So, in the words of my sister, “Run, don’t walk, to get this book!”

Here’s a You Tube book trailer:

Review: THINGS HALF IN SHADOW by Alan Finn

It’s post-Civil War Philadelphia, and Edward Clark is on a newspaper assignment to uncover false mediums and spiritualists in the city. Edward has a secret past – he is the child of a famous magician whose career ended in tragedy. He delights in seeing through the tricks and hoaxes. When he crosses paths with Lucy Collins, a fake medium who will stop at nothing to keep herself and her younger brother alive and successful, he ends up having to bring her along on his assignment. They visit a famous medium who seems to be the real deal, but then she falls dead during a séance in front of a room of people.

I really enjoyed this fun read! Between Edward’s voice as narrator and the things Lucy would do, I would often find myself laughing out loud. Yes I had to suspend my disbelief at the end, but it was all in fun. This must be the start of a series as there was no final conclusion. Get writing, Mr. Finn! We need the next installment! I read this as an e-galley but I saw online that it is over 400 pages. I was rather shocked as it read very quickly and I finished it in a couple of days. I love a blend of history, supernatural, and humor – this book had it all.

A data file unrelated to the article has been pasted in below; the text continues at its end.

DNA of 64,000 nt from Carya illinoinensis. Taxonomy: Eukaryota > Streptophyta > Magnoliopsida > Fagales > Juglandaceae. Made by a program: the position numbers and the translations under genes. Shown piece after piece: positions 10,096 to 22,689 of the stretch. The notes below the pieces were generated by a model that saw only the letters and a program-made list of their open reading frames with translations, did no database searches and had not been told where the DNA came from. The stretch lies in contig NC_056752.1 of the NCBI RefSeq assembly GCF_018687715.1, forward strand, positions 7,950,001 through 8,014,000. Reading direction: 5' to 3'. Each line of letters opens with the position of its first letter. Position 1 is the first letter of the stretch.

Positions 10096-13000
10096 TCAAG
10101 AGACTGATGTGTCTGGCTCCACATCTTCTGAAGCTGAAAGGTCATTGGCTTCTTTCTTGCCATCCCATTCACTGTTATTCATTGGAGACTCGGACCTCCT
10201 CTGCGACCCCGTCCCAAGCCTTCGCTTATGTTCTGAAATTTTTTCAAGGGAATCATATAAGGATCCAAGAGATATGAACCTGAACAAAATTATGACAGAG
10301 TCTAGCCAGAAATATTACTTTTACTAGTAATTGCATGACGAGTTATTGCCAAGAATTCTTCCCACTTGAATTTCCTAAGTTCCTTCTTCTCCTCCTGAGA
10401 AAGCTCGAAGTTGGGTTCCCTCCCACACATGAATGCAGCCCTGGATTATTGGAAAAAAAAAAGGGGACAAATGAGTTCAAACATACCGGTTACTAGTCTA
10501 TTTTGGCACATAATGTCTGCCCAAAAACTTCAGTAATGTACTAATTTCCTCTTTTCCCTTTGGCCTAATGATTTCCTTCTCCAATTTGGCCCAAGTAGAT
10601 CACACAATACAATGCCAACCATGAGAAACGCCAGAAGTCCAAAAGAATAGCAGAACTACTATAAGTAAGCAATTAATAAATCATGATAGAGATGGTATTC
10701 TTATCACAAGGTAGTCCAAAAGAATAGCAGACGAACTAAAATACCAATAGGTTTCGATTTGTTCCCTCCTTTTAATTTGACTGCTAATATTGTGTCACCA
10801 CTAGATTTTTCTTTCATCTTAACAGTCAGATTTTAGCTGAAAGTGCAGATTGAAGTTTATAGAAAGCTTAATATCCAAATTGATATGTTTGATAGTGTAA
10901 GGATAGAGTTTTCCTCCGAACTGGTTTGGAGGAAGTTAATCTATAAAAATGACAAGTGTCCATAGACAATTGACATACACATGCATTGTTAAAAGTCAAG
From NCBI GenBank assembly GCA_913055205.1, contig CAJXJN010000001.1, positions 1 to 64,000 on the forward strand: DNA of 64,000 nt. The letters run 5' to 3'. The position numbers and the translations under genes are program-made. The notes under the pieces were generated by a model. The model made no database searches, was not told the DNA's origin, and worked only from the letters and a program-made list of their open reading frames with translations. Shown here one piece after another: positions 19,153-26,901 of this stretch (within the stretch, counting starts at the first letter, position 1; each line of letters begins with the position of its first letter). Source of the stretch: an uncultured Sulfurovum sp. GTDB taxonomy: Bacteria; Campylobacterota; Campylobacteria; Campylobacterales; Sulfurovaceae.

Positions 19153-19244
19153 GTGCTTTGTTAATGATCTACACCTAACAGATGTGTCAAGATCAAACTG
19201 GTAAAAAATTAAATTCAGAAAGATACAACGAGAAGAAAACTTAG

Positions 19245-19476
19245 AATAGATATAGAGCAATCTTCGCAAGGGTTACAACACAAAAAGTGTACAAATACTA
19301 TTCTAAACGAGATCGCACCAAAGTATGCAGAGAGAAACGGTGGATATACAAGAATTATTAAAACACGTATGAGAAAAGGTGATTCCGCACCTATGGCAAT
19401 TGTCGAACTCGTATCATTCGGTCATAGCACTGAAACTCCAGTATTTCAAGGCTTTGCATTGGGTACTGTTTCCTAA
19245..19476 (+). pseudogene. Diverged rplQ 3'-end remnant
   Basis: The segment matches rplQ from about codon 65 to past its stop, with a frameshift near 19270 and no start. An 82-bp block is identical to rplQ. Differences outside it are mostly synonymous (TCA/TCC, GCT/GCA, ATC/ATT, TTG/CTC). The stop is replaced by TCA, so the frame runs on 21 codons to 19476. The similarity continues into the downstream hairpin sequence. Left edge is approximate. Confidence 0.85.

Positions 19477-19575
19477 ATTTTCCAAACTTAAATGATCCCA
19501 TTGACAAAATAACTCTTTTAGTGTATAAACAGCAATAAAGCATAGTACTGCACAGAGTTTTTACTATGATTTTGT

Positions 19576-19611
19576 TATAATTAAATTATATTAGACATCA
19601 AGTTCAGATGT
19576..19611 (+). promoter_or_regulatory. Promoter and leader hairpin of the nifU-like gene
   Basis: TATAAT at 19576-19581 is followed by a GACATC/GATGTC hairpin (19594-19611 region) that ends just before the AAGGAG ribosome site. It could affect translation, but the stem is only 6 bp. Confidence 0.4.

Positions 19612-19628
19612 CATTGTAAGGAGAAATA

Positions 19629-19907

Thanks, Net Galley and Gallery Books, for my copy!

You can find it at an Indie near you — I am an Indie Bound affiliate:


Find it at an Indie!

Here’s a fun book trailer via You Tube —

Saturday Snapshot: Trip to Plimoth Plantation

It was school break this week and we were just at home, so for two days I took the kids down to the Cape to see Plimoth Plantation and the Mayflower II.

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As always, I am challenged with my editing skills!! Here’s what we have:

–The kids standing in the English Village of Plimoth Plantation. It was just starting to rain and we were some of the only ones there, which was great! We could do whatever we wanted to! We talked to Miles Standish for about 30 minutes and hung out in the homes when it rained. There is also a Wampanoag village there with true Native Americans that were working and building a canoe (picture did not come out) that fascinated my son!

— 1620 marks Plimoth Rock!

— Here are the kids with the Mayflower II in the background and then on board. In true “Nolan” fashion, I get us everywhere at the start of the day when it opens — much less busy. We were the only ones on the Mayflower for a bit and could interact freely with the folks there.

–My kids asked me to include this “Moo-flower” cow statue from the visitors’ center since they thought it was hysterical!

Plymouth is only 75 miles from us, but we stayed the night to make it extra fun. The second day we went back to the Plantation to the Wampanoag village again and to see the baby animals in the barns.

Saturday Snapshot is hosted by Melinda at http://www.westmetromommy.blogspot.com. Check her site for participation rules!